COLLARDS WAS A GIVEN, KALE WAS AN AFTERTHOUGHT. Since one of us is southern, there was little doubt that we’d grow collards. But we had to be convinced to grow kale. What the heck does one use kale for other than sneeze guard greenery? Turns out, most everything. We even ate kale sandwiches in late winter. Really. They weren’t half bad.

The other benefit to kale is that it lasts longer than any other thing in the garden. By far. I swear, if we dug down through the snow right now we could probably find enough for a pot of soup. In fact, that’s probably not such a bad idea..

Below are the varieties we’re growing this year. Let us know your thoughts about kale (and collards) in the comment section below the photos.

GEORGIA COLLARDS–  Introduced before 1880, this variety is recognized as the standard and is very popular in the South. Plants grow to 3 ft. and leaves are blue green, tender, juicy and mild tasting. Tolerates heat and sandy or poor soils.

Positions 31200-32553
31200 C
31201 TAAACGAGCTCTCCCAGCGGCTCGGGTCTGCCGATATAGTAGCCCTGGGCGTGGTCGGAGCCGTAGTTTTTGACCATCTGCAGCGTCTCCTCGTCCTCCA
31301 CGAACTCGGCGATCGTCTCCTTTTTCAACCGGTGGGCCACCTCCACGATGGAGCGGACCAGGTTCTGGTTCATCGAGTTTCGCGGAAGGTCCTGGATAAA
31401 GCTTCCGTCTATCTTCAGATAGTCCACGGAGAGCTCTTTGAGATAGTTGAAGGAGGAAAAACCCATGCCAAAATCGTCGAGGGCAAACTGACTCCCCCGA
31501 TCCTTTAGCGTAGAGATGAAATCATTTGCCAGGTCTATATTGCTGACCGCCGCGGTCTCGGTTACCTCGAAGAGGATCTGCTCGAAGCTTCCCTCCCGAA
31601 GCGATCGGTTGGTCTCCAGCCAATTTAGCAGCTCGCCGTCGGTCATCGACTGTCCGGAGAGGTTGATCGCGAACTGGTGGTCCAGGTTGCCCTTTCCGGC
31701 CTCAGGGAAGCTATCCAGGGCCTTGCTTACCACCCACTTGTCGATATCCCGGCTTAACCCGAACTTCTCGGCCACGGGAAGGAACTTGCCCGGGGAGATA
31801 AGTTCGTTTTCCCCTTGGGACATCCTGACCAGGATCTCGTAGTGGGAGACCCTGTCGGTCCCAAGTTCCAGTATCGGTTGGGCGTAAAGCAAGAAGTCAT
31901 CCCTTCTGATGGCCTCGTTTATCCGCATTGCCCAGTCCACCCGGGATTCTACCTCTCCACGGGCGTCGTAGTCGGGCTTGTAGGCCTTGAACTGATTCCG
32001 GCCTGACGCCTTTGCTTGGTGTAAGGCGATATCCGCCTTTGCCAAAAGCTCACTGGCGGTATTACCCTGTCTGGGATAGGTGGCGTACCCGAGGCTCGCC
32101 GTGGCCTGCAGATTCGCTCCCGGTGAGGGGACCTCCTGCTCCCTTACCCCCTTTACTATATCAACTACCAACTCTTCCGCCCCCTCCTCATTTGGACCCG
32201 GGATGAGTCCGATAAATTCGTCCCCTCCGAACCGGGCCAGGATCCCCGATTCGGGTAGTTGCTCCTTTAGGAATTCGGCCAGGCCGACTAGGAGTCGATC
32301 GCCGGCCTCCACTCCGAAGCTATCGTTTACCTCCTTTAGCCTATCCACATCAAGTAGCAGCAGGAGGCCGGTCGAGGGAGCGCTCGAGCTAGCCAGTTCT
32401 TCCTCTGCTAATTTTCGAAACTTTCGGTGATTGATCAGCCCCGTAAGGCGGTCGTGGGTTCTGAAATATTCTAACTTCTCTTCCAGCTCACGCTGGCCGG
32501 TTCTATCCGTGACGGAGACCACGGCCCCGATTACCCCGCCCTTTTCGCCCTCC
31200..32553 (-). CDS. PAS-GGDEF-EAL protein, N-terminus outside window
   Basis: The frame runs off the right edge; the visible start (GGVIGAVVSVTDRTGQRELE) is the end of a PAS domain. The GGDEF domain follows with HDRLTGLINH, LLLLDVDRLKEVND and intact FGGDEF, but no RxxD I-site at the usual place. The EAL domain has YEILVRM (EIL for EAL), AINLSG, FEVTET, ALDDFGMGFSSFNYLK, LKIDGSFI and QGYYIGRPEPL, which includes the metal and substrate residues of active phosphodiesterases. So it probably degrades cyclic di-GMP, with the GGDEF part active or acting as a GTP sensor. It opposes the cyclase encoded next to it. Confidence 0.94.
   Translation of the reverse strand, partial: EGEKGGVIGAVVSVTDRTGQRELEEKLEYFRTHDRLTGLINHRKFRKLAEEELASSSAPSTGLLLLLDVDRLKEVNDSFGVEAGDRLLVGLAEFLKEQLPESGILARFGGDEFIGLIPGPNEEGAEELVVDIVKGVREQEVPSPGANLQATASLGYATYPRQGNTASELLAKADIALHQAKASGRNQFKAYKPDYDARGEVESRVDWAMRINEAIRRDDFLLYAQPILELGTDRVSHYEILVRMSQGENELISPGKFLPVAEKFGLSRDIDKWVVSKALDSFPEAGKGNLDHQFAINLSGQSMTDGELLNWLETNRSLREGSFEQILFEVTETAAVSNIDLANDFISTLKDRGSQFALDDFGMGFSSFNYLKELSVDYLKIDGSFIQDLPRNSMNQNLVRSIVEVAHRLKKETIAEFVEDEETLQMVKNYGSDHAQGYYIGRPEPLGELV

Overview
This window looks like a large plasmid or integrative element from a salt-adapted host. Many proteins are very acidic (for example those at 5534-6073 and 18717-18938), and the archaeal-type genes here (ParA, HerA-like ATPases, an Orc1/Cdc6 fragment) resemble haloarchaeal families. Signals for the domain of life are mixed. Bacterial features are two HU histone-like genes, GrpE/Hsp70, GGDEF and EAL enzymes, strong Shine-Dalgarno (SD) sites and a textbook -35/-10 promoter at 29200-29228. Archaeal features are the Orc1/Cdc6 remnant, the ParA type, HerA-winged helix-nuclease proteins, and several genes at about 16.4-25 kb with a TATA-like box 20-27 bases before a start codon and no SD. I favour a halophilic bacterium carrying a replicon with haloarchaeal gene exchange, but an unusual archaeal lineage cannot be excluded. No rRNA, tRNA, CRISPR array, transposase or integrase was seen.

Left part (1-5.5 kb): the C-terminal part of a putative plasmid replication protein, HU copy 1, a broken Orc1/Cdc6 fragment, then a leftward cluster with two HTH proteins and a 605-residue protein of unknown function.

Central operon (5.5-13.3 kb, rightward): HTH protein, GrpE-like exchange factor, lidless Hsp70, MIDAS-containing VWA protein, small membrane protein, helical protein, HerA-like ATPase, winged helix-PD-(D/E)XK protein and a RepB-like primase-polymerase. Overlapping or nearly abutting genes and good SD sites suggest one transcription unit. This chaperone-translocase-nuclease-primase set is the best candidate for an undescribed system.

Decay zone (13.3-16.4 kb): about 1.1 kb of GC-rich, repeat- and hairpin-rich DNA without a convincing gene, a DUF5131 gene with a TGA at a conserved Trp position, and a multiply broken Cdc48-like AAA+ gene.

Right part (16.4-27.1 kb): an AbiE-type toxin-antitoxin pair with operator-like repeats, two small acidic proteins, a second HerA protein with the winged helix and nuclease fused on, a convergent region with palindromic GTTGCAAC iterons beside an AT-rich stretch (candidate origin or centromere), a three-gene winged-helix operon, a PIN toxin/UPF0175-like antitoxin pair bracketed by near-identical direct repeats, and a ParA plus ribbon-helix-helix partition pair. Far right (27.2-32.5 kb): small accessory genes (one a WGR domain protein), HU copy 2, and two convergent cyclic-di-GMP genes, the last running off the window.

DWARF SIBERIAN KALE – Compact 12-15 in. plants produce large, coarse, blue green, plume like leaves with frilled edges. Very hardy, prolific, will not yellow in severe cold.

by Josh and Brent

Reader Comments

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Laurie Price

Does anyone know where I can order live Georgia Collard plants to be delivered to my dad's house in South Carolina? He wants plants, not seeds.

doug brown

i have an aerogarden can i grow collared creens or kale in it it can grow plants up to 24"

Dr. Brent

Hi, Doug

We've never tried growing greens in an aerogarden, but we think you should give it a try. We can't think of why it wouldn't work